Lady In Gold: Live In Paris by Blues Pills

Release date: November 3, 2017
Label: Nuclear Blast Records

Lady In Gold: Live In Paris is not Blues Pills’ first live album – thanks to the bonus material available with the deluxe editions of their two studio albums, it’s not even their first officially released live concert film – but it is the most lavishly prepared of the live material that has seen the light of the day to date. The Swedes have built a formidable reputation as a live act – in fact their live performances were the stuff of legend long before they signed to Nuclear Blast and their eponymous studio album was released – and on the basis of this latest release it’s not hard to see why.

Understandably, the bulk of media attention that the band has received has centred on Elin Larsson, the band’s statuesque vocalist. Vocalists tend to be the focal point of any band, but as Larsson and others have discovered, this can be a double-edged sword. All too often, the band have lived and died based purely on perceptions of Larsson, which is a pity for both the other band members – who deserve better than to live in the shadow of their frontwoman – and for Larsson herself, whose formidable talent deserves to be acknowledged without the usual and increasingly tiresome subtext about “women in rock”. Without digressing into a further debate about the representation of women in music by the media, Larsson’s performance here is the best possible riposte to those critics who seem unable to see past her appearance. Effortlessly charismatic, she is an irresistible frontwoman, and her extraordinarily powerful vocals are hugely impressive throughout. She’s equally at ease with high-octane rockers and the stark balladry of songs like ‘I Felt A Change’, and clearly relishes live performance. A tornado of flailing limbs and blonde hair, Larsson owns the stage from the moment she walks onto it.


If Larsson is plainly having a great time, the rest of the band are just as energised. Guitarist Dorian Sorriaux is on fire throughout, turning in some outstanding solo turns during the likes of ‘Black Smoke’, non-album track ‘Bliss’ and a somewhat extended ‘High Class Woman’, and the rhythm section  – bassist Zach Anderson and drummer André Kvarnström – are balls of energy throughout. The core band are augmented on stage by guitarist/keyboard player Rickard Nygren, who brings a similar rock ’n’ roll energy to his performance – his keyboard playing is exuberant and his evident enthusiasm contagious. Blues Pills relentless touring regime has evidently been the perfect preparation for this recording. The set is a high-energy affair, many of the songs melding together in mini-medleys: the band start playing at the beginning of the gig and barely stop for a breath for the rest of the evening.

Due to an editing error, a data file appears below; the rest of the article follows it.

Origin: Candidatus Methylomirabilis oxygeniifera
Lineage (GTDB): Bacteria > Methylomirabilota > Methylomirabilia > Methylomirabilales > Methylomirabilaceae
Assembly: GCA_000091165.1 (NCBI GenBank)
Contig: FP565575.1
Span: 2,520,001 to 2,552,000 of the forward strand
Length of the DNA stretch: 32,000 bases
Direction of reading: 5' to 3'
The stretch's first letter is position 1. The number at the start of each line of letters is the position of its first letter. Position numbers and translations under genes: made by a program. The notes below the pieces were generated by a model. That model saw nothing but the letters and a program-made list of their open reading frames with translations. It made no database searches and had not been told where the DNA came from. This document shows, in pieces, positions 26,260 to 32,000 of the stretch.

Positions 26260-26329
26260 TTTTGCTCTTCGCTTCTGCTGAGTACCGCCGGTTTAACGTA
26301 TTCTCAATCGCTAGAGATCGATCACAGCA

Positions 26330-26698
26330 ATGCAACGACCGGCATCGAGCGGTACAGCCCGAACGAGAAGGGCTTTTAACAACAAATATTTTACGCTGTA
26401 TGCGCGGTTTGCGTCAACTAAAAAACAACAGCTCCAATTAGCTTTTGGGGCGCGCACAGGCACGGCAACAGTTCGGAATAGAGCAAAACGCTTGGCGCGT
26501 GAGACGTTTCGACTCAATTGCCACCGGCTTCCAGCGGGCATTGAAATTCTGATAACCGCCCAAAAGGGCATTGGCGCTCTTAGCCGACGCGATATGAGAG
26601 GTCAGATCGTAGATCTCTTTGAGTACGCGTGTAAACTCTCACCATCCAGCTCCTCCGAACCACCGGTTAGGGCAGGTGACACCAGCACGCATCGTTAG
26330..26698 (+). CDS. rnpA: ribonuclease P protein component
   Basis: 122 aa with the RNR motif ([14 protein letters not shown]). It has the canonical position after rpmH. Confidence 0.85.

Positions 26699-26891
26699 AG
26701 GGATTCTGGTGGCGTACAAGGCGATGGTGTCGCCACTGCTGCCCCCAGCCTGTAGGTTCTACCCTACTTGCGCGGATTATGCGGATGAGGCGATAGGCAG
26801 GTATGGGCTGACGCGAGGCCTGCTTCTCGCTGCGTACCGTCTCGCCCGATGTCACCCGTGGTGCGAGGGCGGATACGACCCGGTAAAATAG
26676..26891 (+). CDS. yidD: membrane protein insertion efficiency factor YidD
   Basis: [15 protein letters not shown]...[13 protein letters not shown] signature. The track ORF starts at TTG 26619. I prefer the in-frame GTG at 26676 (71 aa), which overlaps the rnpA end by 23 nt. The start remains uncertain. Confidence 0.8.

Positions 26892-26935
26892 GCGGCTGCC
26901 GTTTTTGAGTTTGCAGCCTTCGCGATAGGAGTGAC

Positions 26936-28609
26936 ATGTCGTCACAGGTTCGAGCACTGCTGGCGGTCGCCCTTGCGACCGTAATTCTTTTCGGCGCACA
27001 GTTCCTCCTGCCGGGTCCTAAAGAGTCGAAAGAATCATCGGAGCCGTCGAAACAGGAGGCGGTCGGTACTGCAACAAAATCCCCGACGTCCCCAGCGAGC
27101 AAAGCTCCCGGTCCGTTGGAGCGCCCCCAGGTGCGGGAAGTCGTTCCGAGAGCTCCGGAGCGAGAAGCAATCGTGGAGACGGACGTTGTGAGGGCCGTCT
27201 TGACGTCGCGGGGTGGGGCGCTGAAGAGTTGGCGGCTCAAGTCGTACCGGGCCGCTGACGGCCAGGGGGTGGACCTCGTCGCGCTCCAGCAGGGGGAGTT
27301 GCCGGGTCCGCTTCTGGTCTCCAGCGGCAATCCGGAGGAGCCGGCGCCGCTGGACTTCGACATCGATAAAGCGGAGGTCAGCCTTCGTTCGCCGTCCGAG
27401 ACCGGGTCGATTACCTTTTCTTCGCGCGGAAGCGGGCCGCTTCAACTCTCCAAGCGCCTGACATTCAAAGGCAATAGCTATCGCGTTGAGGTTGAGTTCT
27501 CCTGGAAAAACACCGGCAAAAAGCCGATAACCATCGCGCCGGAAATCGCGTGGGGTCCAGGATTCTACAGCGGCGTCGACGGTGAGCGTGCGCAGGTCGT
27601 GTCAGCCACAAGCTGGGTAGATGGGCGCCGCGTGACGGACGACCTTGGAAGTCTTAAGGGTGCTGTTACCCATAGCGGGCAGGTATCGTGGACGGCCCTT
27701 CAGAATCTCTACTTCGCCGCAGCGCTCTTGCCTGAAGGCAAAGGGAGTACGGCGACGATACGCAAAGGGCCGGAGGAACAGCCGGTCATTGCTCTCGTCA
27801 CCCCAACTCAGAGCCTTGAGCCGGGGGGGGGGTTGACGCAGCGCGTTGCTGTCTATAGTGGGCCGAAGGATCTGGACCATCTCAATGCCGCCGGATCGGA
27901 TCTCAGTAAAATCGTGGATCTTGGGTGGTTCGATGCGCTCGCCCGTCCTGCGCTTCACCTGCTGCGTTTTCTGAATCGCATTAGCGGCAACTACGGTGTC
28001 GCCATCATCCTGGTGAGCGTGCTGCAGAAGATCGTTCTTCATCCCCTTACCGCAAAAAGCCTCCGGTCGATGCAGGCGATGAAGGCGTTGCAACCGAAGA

Sonically, the album is pleasingly raw. Live albums can be too polished; here, the crowd are high in the mix and the rough edges of the band’s performance have not been sandpapered away. Live recordings can often feel presented very much from the band’s point of view, where the listener almost feels like they’re standing on stage looking out at the audience. This record feels more like a performance presented from the audience’s point of view: close your eyes, and you could almost be there, standing amidst the crowd in Le Trianon in Paris, watching everything unfold. The effect is highly involving; you can almost feel the heat of the venue and the unmistakable thrumming of the PA.

For those who opt to pick up the DVD or Blu-ray formats of this release, the general sense of immersion is even stronger, close-up shots of the musicians notwithstanding. The generally relentless energy of the band’s performance is staggering. It’s obvious in the case of the indefatigable Larsson, who scarcely stops moving for a second even between songs, but the band work equally hard throughout, especially drummer André Kvarnström who seems to be having the time of his life – or a stroke, or perhaps both. Happily, the film largely avoids the typical ADHD editing that we have come to dread seeing in concert films, favouring close-up work that showcases the band very effectively. There’s also a pleasing amount of footage of the delirious audience that speaks volumes about just how loved this band have become.

Whilst Lady In Gold: Live In Paris may be unlikely to sway the opinions of those yet to be seduced by Blues Pills’ undeniably vintage sound – Led Zeppelin, Cream and early Black Sabbath are all evident musical touchstones for the band – it’s an almost perfect showcase for their existing catalogue. Enjoyable as their studio output has been, it can sound a little polite and understated at times; here, shorn of its studio sheen and in front of a partisan audience, its energy is palpable. For existing fans, then, this is either perfect consolation for missing out on seeing the band on tour or the perfect souvenir.

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